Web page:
Grammar school places are won by children whose upbringing predisposes them to pass the 11+ or whose parents have paid for tutoring. Grammar schools existed when we needed a blue-collar/white collar work force. Passing the 11+ and keeping that achievement level going is exceptionally stressful for children who know that their parents have their hearts set on it.
I’m writing carefully for a particular audience. If you live in a selective area, you’ve got to make the best of it. I’m not getting at you, but the state should protect children from harm, and selection harms children. School places should be planned, not established on a whim. Free School sponsors should be able to demonstrate that any educational provision for which they clamour, to which a Free School is apparently the answer, serves the needs of the democracy, the common good. Greening’s bizarre assertion that selection can be casualty-free is from someone who hasn’t thought through what that means to the child who is not selected.Intelligence is not fixed at 11. The 11+ is a poor indicator of anything but family income. A child may be good at tests or too distracted for tests at 10 or 11 but that means precisely nothing about his or her chances in the future. Intelligence isn’t about to run out and challenging academic education does not have to be rationed. It’s not a zero-sum game unless the structures make it so.
This school is in Greenwich. We are fabulously comprehensive, educators for the world city. Over our southern borders lies selection. Sometimes our year 11s go to look at the grammar schools when they’re deciding about whether to stay on with us. Sometimes a child likely to get a hatful of top grades at GCSE tells us that they have definitely decided to go to one of the grammars. We tell them the facts: that they’ll do as well as or better here and that others in their position have come back, sharpish. They look embarrassed and tell us that their parents have their hearts set on it or ‘My community think this is best’. What would you say?
Grammar schools are a proxy for parental fear: so here’s what we’re talking about when we’re talking about grammar schools. ‘I don’t want my child’s education to be dragged down by slow, naughty or disrespectful children. I don’t want her to learn bad habits or fall in with the wrong crowd. I want him to make his choices within a limited range of options so he can’t make a mistake and end up on drugs and die young. I want him to get the kind of job that posh kids get. I want him to be happy.’ Of course you do, but hoping that your little one is a quick acquirer by the age of 10 and therefore insulated for life doesn’t make sense. It certainly doesn’t make for a stable, just and excellent education system for everyone’s little one.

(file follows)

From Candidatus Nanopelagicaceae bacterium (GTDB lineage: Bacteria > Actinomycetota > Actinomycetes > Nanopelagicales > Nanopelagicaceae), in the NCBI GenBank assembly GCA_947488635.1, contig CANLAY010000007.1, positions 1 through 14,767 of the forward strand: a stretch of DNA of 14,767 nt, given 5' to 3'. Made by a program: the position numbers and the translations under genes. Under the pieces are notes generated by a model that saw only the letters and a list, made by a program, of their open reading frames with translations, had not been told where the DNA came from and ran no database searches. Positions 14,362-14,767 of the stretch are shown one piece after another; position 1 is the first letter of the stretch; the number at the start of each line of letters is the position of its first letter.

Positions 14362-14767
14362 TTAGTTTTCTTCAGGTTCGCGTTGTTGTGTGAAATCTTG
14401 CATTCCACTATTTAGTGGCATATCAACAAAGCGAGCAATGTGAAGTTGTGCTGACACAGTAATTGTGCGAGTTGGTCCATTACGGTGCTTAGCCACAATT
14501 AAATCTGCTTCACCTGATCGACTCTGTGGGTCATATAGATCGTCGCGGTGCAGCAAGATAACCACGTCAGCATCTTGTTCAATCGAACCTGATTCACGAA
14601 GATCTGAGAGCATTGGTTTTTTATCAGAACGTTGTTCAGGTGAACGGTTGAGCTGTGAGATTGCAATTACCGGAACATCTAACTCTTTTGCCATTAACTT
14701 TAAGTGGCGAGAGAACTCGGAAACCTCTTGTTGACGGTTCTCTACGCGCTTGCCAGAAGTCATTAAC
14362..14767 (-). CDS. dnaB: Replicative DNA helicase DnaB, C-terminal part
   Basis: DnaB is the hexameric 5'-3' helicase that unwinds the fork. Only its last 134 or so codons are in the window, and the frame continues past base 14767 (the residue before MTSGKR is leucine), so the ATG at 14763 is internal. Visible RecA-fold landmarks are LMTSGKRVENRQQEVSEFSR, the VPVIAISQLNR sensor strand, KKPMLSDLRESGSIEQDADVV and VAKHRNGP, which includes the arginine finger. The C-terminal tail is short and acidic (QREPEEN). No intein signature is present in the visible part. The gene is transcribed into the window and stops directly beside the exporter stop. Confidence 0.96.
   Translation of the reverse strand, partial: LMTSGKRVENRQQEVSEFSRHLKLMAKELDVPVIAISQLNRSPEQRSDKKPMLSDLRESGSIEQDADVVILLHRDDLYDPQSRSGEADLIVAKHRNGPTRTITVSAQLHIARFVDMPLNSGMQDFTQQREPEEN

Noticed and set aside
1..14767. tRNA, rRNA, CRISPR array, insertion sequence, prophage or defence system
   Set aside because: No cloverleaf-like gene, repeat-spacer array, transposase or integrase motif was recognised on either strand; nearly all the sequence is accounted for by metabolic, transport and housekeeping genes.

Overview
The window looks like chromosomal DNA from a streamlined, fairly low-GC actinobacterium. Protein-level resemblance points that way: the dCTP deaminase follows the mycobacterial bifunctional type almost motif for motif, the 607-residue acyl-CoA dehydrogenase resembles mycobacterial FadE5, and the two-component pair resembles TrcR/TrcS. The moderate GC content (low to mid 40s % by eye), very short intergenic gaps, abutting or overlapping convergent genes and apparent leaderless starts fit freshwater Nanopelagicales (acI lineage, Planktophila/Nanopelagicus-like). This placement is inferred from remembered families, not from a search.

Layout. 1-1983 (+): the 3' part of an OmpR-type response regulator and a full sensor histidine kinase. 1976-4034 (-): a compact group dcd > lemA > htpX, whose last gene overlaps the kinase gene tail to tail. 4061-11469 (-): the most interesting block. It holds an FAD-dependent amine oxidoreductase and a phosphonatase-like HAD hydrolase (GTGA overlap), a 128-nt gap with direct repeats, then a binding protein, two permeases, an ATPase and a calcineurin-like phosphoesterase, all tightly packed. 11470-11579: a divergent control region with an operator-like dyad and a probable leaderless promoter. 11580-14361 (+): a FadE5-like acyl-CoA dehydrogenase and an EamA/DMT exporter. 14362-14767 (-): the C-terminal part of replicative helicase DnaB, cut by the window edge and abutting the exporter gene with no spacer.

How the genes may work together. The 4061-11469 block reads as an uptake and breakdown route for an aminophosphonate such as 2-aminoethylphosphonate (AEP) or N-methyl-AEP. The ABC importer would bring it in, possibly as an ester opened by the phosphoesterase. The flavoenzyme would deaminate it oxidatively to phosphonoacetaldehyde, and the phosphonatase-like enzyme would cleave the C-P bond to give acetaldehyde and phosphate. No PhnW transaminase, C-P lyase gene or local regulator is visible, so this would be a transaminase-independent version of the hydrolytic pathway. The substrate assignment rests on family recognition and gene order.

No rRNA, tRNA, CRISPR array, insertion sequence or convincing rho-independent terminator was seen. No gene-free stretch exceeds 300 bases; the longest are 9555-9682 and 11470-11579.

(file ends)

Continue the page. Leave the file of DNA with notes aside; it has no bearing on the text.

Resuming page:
Parents’ fear is rooted in another zero-sum myth: comprehensive schools are all terrible so we need to replace them with grammar schools for 20% of children because there isn’t enough good education to go around. But comprehensive schools are not all terrible. Very few of them are terrible. Some grammar schools are terrible. Most comprehensive schools are very good and loads of them are absolutely fantastic. The postcode selection trope trotted out by the PM - that good comprehensives only exist in rich areas – is just not true. London proves that, as HMCI (a man incapable of telling it other than it is) has trenchantly said. Tosh and nonsense indeed.
This isn’t policy, but education as nostalgia, a dog-whistle to a bygone era of class distinction and limited mobility. Even David Cameron called it ‘splashing around in the shallow end of educational debate’. It’s part of the anti-intellectualism of the Conservative government, where anyone on top of the facts, from sugar to Europe, is disregarded as an expert. It is the stuff of despair.
When our sixth form leave us we tell them to be kind to people at university who haven’t had their advantages, whose parental choice of school for them has made them uncertain about people from different backgrounds. We tell our young people to share their ease and confidence so that the gifts of a comprehensive education are shared with those whom privilege has restricted.
We do this because comprehensive education is an honourable and visionary undertaking every bit as important as the NHS. It preserves the fabric of our democracy and gives us all the chance to lay the foundations for a model society. These great schools work brilliantly for all our children. Parents love them and communities thrive. We have everything to lose as a nation if they are destroyed. We should rise up as one against this shallow, cynical, divisive, wicked and ignorant project.
We should never judge children by their qualifications. We need to get out of this mess.